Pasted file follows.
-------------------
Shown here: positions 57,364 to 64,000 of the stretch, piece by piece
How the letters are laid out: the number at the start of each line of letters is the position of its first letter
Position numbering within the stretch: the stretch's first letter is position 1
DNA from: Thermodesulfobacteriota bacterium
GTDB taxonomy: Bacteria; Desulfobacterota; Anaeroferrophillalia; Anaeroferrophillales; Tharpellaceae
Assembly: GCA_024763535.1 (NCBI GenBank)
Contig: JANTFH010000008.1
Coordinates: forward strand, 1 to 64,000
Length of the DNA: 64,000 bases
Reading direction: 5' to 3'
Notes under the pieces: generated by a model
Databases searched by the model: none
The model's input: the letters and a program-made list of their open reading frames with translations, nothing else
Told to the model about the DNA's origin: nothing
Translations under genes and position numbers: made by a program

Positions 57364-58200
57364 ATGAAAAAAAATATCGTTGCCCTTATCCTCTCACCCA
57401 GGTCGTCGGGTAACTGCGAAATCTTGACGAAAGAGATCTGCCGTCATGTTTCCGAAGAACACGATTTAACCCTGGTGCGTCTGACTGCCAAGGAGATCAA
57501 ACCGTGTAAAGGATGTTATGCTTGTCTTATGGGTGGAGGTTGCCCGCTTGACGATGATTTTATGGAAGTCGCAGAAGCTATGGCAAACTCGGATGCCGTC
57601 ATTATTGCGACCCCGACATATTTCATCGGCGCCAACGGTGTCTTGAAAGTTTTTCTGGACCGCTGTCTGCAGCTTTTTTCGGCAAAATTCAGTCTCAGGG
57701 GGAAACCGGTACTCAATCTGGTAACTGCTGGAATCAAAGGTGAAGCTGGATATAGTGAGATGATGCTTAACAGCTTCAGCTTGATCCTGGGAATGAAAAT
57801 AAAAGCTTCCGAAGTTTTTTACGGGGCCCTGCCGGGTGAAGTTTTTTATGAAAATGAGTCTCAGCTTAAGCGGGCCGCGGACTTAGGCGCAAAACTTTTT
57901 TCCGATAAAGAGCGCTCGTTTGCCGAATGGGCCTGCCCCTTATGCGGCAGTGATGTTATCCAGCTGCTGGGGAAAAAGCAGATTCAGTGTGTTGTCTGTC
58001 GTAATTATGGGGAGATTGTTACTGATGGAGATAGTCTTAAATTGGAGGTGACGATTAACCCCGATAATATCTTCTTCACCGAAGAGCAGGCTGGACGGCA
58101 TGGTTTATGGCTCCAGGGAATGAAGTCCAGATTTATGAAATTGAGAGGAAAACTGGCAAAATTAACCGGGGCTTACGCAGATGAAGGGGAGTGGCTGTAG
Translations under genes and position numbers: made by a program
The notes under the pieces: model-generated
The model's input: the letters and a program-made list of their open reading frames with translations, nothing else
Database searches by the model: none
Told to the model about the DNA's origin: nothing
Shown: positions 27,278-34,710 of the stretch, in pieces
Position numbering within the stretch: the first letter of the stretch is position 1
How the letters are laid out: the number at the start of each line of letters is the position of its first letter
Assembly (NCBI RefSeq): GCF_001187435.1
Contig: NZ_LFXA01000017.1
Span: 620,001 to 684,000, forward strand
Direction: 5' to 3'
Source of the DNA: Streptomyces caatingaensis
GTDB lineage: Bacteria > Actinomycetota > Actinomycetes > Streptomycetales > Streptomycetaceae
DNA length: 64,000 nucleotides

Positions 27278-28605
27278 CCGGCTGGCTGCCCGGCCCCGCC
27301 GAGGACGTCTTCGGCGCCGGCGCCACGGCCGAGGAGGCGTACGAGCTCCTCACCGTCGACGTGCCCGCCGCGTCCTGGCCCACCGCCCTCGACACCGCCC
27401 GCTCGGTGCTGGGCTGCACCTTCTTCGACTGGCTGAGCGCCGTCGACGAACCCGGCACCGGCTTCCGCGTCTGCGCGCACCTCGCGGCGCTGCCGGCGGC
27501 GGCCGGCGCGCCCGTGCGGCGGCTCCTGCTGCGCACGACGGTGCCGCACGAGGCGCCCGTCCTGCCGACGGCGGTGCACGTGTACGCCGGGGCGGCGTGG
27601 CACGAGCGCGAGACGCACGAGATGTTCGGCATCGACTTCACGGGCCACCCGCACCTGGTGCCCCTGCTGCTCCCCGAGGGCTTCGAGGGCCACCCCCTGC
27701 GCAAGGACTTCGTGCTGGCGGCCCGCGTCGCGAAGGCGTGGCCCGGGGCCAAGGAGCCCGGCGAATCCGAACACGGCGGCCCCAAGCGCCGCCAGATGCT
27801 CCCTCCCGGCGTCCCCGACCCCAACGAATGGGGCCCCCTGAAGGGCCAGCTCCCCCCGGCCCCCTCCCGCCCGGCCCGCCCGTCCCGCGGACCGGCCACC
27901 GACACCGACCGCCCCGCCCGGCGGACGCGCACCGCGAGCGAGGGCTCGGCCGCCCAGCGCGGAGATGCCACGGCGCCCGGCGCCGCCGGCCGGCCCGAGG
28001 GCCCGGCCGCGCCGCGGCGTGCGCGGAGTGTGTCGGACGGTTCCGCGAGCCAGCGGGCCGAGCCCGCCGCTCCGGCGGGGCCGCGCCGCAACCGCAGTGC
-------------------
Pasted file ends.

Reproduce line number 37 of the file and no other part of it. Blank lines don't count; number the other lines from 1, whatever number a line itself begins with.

Direction: 5' to 3'